Diagram of the OutDry process.

New Showers Pass gloves-8

Palm of the flagship model, the Crosspoint Hardshell.
New Showers Pass gloves-5

As for fit, I loved the feel of the Hardshell glove. I especially liked the snugly merino wool inner lining. They’ve got ample cuffs and the entire palm area is lined with a non-slip coating that makes them look like leather driving gloves. Another thing I like were the slight openings at the knuckles to give a little extra room when your hand bends. Combined with the Liner Glove, these gloves seem like they’d be an amazing set-up.

The first step down in the line are the Crosspoint Softshell gloves (MSRP $80). These also have the OutDry membrane and come with the “waterproof breathable” promise. They don’t have the non-slip coating of the Hardshell model (or the merino liner), but they still seem like a very capable glove.

Showers Pass gloves

Crosspoint Softshell
New Showers Pass gloves-9

Palm of the $80 Crosspoint Softshell.

Next down in the line is the Crosspoint Wind Glove (MSRP $45). Unlike the top two models, the seams are not sealed; but Showers Pass says it’s still made from a a windproof, waterproof material. Like the other two, its got good padding, reflective trim, a big area for wiping your face/glasses, and spots of silicone for grip on the fingers.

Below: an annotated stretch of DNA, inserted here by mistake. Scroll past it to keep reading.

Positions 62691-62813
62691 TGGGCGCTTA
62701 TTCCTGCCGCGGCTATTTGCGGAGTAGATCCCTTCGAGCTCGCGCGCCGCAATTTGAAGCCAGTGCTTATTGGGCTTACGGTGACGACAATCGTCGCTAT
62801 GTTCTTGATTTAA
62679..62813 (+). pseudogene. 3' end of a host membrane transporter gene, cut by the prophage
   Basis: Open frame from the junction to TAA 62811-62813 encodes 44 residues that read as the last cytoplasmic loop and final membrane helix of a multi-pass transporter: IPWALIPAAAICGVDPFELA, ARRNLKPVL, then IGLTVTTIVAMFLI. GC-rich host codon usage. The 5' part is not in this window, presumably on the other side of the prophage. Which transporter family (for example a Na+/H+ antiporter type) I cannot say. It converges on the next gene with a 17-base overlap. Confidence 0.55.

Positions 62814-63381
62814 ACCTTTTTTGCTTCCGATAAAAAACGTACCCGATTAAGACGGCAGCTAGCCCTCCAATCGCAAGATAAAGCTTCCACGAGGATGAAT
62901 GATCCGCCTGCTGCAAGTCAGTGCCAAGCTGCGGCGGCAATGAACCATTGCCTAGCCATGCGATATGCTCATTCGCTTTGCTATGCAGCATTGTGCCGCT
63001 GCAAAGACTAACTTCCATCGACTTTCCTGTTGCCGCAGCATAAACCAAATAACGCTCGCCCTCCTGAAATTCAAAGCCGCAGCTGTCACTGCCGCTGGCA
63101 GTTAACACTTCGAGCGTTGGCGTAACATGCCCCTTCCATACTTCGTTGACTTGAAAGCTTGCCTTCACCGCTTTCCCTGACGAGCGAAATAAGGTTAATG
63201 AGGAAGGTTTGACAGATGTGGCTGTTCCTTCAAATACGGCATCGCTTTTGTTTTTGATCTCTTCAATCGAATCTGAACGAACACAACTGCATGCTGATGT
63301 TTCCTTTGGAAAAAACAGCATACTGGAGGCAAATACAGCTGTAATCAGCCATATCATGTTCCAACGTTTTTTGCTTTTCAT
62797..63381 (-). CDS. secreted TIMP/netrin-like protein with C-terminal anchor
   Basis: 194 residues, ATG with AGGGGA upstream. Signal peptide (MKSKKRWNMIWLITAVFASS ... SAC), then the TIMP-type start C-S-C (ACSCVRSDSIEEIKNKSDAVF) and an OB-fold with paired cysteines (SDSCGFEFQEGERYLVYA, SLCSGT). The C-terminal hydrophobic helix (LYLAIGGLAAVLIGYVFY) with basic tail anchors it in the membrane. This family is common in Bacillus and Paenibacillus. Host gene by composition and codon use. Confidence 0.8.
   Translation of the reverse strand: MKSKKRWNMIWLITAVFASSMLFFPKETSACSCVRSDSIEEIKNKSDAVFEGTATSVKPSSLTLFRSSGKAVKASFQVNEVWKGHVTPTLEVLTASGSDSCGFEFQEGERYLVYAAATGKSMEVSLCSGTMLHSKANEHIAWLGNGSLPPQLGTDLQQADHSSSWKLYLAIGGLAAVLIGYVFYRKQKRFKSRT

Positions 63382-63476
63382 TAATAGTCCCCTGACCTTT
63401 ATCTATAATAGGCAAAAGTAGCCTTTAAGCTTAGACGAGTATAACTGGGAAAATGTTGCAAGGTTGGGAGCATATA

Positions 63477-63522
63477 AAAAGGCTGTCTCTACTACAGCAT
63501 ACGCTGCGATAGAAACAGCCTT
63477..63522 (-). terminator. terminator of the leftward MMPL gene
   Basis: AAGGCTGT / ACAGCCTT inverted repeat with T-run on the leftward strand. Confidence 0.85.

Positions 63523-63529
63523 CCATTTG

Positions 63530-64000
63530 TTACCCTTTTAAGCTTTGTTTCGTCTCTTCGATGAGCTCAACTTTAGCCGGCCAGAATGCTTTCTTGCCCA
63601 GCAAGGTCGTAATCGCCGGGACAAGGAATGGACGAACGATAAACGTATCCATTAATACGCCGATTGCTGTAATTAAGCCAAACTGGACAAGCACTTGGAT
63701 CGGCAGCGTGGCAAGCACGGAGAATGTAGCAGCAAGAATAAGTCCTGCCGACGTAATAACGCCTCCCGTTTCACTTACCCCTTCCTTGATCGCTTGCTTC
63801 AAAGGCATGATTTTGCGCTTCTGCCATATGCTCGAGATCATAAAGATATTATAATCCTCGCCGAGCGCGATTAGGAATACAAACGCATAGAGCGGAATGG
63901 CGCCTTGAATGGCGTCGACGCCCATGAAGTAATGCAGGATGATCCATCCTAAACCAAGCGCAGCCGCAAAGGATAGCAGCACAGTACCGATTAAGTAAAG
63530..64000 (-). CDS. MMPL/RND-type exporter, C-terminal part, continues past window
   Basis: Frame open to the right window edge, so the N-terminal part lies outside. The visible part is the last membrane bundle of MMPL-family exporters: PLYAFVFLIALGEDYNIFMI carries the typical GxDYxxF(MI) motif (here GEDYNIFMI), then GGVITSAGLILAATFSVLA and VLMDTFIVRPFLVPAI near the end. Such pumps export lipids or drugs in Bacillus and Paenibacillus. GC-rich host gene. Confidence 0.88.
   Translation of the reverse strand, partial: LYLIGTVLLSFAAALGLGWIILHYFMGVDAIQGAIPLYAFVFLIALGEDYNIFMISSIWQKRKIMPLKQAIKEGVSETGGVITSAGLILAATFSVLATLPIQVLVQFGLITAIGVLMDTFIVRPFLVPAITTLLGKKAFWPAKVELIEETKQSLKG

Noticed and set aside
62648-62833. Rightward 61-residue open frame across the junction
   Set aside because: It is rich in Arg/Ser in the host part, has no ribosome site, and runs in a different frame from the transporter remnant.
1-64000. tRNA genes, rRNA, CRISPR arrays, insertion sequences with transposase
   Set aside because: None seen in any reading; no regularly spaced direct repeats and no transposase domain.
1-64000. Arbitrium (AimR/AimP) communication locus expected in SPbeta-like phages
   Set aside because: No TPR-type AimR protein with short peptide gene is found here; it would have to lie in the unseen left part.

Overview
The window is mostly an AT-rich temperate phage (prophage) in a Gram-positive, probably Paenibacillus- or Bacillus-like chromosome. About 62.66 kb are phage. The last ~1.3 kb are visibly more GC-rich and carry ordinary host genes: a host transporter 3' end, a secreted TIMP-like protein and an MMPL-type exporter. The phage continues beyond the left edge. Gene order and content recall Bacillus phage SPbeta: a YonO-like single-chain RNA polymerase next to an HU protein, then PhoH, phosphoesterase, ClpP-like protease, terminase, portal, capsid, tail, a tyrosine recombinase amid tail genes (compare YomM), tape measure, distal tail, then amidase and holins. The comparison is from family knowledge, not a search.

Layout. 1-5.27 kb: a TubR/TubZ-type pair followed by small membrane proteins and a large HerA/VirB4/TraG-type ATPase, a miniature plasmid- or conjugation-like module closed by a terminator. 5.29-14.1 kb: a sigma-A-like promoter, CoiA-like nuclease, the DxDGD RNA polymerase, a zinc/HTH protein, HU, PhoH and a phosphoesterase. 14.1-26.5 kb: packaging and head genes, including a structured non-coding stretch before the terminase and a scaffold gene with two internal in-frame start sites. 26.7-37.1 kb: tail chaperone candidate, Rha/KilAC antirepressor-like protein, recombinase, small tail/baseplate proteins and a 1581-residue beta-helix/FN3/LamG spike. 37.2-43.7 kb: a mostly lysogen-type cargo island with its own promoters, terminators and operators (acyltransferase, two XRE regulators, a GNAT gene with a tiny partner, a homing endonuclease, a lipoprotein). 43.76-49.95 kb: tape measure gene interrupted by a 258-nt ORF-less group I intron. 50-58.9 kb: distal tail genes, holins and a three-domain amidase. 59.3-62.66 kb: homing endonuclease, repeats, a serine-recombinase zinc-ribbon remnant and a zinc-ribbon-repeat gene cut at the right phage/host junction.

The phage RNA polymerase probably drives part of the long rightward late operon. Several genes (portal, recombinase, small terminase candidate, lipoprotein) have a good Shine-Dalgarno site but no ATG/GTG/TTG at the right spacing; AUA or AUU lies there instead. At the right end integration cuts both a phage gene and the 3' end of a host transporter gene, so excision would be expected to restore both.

New Showers Pass gloves-10

Palm of the Crosspoint Wind Glove.

Showers Pass is also offering a Liner Glove. At just $30, this glove offers a little extra warmth on its own, or it can be used inside more heavy-duty gloves. The Liner Glove is the only model in the line that will work with iPhones and other touch-screen devices.

Overall I was impressed with all the gloves. Stephen and Stephanie said they spent about two years in development. “We wanted to get it right,” Stephen said, “Everything we make is considered the best and everyone thinks of Showers Pass as being waterproof, so we had a lot to live up to.”

This is a big move for a growing and successful local company. We’re excited to see how these fare in the market when they come out this fall — and of course we’re curious how they do in real-world conditions. Stay tuned for a test once the gloves are available.